Tigris river, 20 miles below Bagdad.
Professor Waterman will direct
operations at the dig until the sec-
ond semester of next year, when he
will return to the University.
Two St. Louis Aviators
Start Ninth Day in Air
(By Associated Press)
ST LOUIS, July 29.-Dale Jack-
son and Forest O'Brine started the
ninth day of their endurance flight
at 7:11 a. m. today, when they had
been up 192 hours.
From now on until they land they
must remain over Lambert-St.
Louis Field always within sight of
an officia1 nhsrver Their haa-

Their arrests were brought about
by the undercover of three agents
who worked their way into the con-
fidence of the narcotic leaders and
were taken as members of the
gangsters. It required two months
for the agents under the direction
of J. A. Manning, narcotic agent in
charge in New York, J. B. Greeson,
narcotic agent in charge at Wash-
ington, and R. A. Sanders, detective
of the metropolitan force of Wash-
ington, to trace the narcotics from

1
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i

their source in Turkey to the gang
headquarters in this country.
SHIPS RESCUE FOREi
SACK CHINESE T4
(By Associa
SHANGHAI, July 29.-Changsha,
capital of Hunan province, appar-
ently was doomed todays as Com-
munists burned and looted their
way through the city.
Foreign gunboats were forced to
withdraw from the city due to the
lowerng of the river level. Foreign
property worth millions of dollars
thus was left at the mercy of the
Reds. Burning and looting was go-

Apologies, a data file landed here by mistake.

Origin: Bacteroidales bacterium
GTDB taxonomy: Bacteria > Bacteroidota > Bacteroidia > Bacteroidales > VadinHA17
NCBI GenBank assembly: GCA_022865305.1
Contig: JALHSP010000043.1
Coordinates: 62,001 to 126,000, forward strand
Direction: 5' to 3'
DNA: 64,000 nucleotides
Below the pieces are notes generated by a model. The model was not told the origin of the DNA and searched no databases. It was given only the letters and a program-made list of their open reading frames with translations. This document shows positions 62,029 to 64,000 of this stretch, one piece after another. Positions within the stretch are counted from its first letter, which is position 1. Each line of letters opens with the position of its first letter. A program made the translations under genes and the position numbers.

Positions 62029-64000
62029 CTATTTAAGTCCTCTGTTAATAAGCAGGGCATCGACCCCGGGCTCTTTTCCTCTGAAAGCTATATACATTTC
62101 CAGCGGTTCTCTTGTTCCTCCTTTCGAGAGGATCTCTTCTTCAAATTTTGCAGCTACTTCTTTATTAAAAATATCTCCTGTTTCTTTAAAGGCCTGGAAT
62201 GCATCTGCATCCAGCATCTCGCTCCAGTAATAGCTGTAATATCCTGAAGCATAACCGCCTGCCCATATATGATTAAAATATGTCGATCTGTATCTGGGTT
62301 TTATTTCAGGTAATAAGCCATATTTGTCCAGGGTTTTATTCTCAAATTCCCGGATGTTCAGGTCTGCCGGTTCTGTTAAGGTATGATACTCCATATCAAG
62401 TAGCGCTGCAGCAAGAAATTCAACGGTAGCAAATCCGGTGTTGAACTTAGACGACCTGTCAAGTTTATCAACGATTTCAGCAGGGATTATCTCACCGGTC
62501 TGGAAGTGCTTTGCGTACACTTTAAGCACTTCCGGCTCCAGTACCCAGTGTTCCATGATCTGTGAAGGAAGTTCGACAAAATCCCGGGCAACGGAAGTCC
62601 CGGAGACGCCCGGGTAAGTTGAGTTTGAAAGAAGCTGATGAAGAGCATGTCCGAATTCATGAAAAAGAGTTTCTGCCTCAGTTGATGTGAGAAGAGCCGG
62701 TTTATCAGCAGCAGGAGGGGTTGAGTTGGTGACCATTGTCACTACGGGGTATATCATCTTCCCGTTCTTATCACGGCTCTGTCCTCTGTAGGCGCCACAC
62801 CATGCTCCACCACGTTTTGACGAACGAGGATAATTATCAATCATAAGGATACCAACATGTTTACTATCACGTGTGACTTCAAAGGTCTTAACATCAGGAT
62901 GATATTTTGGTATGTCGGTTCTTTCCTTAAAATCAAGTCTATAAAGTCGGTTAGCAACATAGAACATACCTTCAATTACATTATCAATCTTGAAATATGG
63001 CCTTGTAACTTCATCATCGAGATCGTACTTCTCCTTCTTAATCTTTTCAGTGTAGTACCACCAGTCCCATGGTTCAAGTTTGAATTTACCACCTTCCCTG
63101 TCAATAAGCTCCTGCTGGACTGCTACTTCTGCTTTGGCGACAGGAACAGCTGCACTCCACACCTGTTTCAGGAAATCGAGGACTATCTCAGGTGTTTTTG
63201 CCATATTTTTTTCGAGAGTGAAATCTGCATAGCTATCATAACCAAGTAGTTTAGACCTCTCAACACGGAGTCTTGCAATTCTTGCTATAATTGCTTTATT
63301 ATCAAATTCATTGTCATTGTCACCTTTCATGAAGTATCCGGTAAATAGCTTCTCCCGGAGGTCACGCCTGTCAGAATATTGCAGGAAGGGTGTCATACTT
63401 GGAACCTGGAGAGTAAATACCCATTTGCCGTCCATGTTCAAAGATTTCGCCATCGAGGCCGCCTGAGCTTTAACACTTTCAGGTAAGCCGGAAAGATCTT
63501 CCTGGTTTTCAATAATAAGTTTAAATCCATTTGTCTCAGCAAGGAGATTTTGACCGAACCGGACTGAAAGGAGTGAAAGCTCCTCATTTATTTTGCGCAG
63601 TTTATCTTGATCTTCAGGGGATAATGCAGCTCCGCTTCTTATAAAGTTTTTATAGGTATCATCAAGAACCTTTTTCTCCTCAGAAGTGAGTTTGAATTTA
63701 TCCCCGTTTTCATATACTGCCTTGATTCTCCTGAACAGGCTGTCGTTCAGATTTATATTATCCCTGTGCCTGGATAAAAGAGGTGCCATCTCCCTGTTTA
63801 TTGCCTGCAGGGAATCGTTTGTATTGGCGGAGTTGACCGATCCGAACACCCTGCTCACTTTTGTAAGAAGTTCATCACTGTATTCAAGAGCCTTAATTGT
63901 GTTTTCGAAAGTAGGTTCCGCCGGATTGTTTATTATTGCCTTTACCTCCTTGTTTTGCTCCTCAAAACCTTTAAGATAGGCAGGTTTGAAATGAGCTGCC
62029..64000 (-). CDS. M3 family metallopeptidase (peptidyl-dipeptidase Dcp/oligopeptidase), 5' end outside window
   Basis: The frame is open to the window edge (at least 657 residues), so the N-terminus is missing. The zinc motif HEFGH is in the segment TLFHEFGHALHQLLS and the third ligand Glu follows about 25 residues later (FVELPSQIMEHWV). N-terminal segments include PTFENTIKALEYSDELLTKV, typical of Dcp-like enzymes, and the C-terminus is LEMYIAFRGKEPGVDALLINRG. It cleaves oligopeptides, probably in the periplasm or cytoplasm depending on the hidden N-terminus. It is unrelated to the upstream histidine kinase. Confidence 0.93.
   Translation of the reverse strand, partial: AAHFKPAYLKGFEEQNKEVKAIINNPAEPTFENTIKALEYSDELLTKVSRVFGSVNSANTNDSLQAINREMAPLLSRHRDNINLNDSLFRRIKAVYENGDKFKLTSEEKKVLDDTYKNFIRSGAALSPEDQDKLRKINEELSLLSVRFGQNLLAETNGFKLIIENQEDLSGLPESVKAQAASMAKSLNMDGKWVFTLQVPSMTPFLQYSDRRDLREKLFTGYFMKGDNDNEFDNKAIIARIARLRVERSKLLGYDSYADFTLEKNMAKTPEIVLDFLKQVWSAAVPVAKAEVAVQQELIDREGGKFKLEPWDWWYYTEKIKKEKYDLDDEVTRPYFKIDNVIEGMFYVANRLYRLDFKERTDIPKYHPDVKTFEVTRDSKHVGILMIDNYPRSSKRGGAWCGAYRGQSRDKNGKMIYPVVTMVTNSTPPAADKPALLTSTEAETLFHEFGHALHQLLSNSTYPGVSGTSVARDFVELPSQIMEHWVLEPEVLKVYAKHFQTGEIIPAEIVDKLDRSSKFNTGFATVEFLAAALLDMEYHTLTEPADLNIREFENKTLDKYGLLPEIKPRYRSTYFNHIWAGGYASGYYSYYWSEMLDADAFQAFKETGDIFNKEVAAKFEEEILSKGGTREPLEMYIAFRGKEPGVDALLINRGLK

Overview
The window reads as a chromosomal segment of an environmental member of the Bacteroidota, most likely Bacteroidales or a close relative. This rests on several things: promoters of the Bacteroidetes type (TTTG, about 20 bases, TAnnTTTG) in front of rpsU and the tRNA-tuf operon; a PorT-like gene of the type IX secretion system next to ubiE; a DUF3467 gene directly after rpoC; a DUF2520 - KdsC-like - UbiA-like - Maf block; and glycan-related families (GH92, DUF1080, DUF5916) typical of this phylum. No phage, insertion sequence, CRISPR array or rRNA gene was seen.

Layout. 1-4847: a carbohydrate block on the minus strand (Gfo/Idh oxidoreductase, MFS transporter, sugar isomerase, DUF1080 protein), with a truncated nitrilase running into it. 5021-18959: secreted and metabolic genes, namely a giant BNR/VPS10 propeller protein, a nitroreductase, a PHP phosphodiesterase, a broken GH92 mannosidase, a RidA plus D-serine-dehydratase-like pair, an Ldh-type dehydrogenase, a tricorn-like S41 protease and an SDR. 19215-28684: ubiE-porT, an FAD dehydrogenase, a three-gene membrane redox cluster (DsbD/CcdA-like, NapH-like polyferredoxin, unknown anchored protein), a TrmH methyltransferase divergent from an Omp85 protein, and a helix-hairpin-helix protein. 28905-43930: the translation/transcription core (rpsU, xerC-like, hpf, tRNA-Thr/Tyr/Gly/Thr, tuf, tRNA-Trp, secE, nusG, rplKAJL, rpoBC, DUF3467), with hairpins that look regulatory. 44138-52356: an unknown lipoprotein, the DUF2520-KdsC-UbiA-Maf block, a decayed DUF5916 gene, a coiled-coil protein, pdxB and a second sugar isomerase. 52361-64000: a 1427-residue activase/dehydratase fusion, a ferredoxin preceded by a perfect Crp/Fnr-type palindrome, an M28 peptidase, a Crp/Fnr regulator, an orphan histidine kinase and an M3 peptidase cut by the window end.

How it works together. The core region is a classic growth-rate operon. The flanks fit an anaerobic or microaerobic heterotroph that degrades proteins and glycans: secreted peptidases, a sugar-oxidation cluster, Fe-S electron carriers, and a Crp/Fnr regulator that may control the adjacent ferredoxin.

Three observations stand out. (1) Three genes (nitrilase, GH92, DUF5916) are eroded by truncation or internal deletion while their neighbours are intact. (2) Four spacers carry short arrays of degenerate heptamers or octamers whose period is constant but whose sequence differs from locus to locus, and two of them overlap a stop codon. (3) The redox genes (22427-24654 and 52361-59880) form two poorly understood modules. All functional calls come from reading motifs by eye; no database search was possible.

ing on unrestrained.
The majority of the foreigners
left in the city, having boardedI
warships in the Siang river.
Late advices said four mission-
aries, including W. H. Lingle of the
American Presbyterian, with head-
quarters in New York, and Allen
ronar,. of, h rclih Mie~.nn ...i

(By Associated Press)
COPENHANGEN, July 29.-Den-
mark, Holland, Sweden and Nor-
way have formed a sort of an unit-
ed states of Europe of their own.
Foreign office delegates of these
countries met in Copenhagen today
to discuss the common interests of
these small'nations, the chief point
being the recent German altera-
tions of customs duties-increases
materially affecting the welfare of
the four.

BASEBALL SCORES
American League
Cleveland 14, Detroit 7
Chicago 6, St. Louis 2
New York 12, Philadelphia 3
Only games scheduled.
National League
New York 11, Philadelphia 5
Boston 4, Brooklyn 3
Pittsburgh 6, St. Louis 5
Cincinnati 4. Chicago 3

CLEAN RESERVOIR;
WATER NOW PURE
Tests on the water supply made
by the city health department show
no harmful organisms, according to
Dr. John A. Wessinger, city health
officer. Dr. Wessinger ordered the
open reservoir on Sunset r o a d
closed last Saturday following a
discovery that the water in the
reserve tank was contaminated.
The reservoir was drained, clean-
ed with chloride of lime and re-
filled during the week-end. Monday
the daily test was made on the city
water supply, including the reser-
voir, and tests show the water is
pure. Dr. Wessinger expressed him-
self again as being very much op-
posed to keeping a reserve supply
of water in an open basin such as
the one on Sunset road.
Samples from the various sources

OurWeatherMan